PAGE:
The Motorola One Vision is official, and it’s clear that the company has been keeping a close eye on industry trends. From the 48MP rear camera to the punch-hole selfie snapper, there’s no denying that the phone brings a few pertinent features to the table.
Motorola One Vision specs
|Motorola One Vision|
|Display||6.3-inch IPS screen 2,520 x 1,080 resolution|
|SoC||Samsung Exynos 9609|
Octacore at 2.2Ghz
|Storage||128GB UFS 2.1|
Expandable (up to 512GB)
Main: 48MP (Samsung GM-1), f/1.7 aperture, 1.6 micron pixels, OIS
Secondary: 5MP f/2.4 depth sensor
Video: 4K at 30fps, 1080p at 30/60fps, 720p at 30fps
Front: 25MP f/2.0, 0.9 micron pixels
|Audio||3.5mm audio port|
15-watt fast charging
|IP rating||IP52 splash resistance|
|Network||4G LTE (Cat6), UMTS / HSPA+, GSM / EDGE|
2G: GSM band 2/3/5/8,
3G: WCDMA band 1/2/4/5/8,
4G: LTE band 1/2/3/4/5/7/8/12/17/28/66
Wi-Fi 802.11a/b/g/n/ac, 2.4GHz + 5GHz, Wi-Fi hotspot
|SIM||Single or dual-nano SIM|
|Dimensions and weight||160.1mm x 71.2mm x 8.7mm|
Probably the biggest surprise here is the unannounced Samsung Exynos 9609 chipset instead of a Snapdragon SoC. Little is known regarding this Exynos SoC, save for its 2.2Ghz clock speed, octa-core design (core details weren’t disclosed), and Mali-G72 MP3 GPU. The latter GPU appeared in the Helio P60 and Helio P70 processors. In other words, it looks like a squarely mid-range processor rather than straddling the line between the flagship and mid-range.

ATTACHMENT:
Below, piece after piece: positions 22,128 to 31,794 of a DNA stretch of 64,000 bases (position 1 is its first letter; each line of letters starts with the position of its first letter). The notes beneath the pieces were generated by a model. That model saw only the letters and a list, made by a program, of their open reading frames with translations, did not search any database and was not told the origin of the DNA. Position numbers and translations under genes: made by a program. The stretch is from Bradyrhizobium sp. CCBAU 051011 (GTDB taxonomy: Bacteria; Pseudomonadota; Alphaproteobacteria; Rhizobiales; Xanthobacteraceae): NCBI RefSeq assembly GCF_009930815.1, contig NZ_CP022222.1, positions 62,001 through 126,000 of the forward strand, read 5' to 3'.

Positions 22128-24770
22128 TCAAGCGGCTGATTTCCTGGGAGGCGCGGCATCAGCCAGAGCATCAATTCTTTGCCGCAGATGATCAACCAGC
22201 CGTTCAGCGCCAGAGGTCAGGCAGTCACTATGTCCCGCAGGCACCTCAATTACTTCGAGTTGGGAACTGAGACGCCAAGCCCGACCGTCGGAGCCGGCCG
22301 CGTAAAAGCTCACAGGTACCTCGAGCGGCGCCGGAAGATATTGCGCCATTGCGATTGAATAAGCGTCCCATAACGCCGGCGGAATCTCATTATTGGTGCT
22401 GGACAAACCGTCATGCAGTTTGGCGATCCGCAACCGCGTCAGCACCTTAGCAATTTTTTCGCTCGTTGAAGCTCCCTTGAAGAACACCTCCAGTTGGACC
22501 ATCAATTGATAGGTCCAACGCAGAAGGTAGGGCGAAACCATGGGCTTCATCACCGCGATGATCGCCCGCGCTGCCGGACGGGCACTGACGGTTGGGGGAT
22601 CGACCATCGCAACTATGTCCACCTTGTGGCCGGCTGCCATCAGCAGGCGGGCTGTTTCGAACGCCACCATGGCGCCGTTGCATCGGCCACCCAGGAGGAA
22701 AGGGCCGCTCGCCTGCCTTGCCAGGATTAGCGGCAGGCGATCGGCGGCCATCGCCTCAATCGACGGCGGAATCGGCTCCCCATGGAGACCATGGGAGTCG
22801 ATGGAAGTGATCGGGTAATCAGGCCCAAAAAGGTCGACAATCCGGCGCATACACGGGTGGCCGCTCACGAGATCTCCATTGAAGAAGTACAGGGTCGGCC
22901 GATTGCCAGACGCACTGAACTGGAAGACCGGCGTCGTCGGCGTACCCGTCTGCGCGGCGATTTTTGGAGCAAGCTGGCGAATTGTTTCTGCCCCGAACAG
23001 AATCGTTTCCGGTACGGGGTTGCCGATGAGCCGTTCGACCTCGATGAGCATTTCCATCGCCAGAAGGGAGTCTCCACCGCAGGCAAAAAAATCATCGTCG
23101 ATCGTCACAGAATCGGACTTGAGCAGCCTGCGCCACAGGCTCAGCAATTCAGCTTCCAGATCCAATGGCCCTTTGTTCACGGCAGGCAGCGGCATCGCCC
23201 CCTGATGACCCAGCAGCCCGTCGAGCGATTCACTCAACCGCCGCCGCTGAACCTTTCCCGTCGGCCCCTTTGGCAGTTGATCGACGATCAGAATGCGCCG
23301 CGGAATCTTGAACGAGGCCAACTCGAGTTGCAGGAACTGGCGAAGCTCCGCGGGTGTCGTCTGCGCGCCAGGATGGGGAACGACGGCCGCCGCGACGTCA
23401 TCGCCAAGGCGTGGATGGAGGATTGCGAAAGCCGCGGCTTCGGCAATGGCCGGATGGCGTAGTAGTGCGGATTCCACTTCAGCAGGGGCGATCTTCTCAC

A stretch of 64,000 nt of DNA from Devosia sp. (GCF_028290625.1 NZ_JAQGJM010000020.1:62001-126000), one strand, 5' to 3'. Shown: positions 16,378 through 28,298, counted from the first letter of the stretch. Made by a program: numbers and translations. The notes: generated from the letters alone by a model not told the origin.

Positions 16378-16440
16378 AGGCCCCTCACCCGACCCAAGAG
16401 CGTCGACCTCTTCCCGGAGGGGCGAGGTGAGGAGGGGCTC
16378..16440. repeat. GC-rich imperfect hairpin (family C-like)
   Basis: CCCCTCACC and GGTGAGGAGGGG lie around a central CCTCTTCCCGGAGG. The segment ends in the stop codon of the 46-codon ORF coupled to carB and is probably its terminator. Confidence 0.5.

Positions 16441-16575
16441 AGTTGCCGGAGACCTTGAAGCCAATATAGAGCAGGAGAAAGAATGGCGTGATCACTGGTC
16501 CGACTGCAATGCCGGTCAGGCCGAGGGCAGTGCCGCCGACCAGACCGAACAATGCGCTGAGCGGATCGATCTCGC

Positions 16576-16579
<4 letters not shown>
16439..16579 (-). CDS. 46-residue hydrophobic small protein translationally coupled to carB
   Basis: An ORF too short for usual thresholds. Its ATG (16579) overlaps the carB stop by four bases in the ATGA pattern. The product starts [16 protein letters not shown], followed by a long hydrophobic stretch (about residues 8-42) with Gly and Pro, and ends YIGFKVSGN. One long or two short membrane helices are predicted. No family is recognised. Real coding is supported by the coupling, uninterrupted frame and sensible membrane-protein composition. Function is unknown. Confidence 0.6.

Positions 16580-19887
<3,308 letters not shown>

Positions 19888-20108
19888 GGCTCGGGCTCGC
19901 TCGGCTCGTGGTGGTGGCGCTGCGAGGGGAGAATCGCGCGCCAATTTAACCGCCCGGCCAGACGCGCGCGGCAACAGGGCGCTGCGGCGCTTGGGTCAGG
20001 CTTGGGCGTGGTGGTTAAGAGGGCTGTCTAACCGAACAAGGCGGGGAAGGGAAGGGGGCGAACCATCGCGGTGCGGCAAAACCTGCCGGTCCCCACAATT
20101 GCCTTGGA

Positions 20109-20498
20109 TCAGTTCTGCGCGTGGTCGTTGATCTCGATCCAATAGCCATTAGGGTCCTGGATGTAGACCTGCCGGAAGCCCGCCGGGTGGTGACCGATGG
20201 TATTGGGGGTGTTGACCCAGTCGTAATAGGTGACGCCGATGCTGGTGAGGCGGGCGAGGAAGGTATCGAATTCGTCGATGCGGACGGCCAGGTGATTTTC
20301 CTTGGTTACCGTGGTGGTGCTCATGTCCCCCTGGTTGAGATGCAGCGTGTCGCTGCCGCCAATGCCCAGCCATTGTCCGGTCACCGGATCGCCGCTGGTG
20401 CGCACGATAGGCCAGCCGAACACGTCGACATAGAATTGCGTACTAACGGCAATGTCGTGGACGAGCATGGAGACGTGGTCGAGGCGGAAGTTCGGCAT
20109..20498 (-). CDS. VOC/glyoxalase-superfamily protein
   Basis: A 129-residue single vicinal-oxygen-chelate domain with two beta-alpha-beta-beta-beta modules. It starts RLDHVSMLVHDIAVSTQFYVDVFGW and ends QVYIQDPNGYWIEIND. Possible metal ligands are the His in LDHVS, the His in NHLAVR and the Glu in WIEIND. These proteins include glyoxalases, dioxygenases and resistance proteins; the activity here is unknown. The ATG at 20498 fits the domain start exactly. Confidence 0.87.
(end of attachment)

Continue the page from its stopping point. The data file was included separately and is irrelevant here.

Other details worth knowing in this respect include 4GB of RAM and 128GB of expandable storage. This is pretty respectable for a mid-ranger, but those wanting more RAM are out of luck as this is the only configuration.
The 48MP f/1.7 main camera is one of the key Motorola One Vision specs, using Samsung’s GM-1 sensor. The phone supports pixel-binning via this sensor, delivering brighter shots in low-light situations (at the expense of resolution). The primary camera is accompanied by a 5MP secondary shooter to enable depth effects.
Switch to the front and you’ll find a 25MP selfie camera in a punch-hole setup. Much like the 48MP camera, the 25MP camera can use pixel-binning tech to deliver lower resolution but brighter shots when the sun goes down.
One noteworthy compromise is that the Motorola One Vision uses LCD technology instead of OLED tech for its 6.3-inch Full HD+ screen. OLED tech can help reduce battery consumption and delivers deeper blacks compared to LCD tech, but your mileage may vary. In any event, the Motorola device also features a trendy punch-hole design.
Hoping for super-long battery life? The Motorola phone doesn’t seem to impress in terms of sheer capacity, offering a 3,500mAh pack. The manufacturer is however promising 15 watt fast charging, claiming it’ll give you seven hours of use after 15 minutes of charging.
That’s it for our look at the Motorola One Vision specs. What do you think of the phone? Give us your thoughts below.
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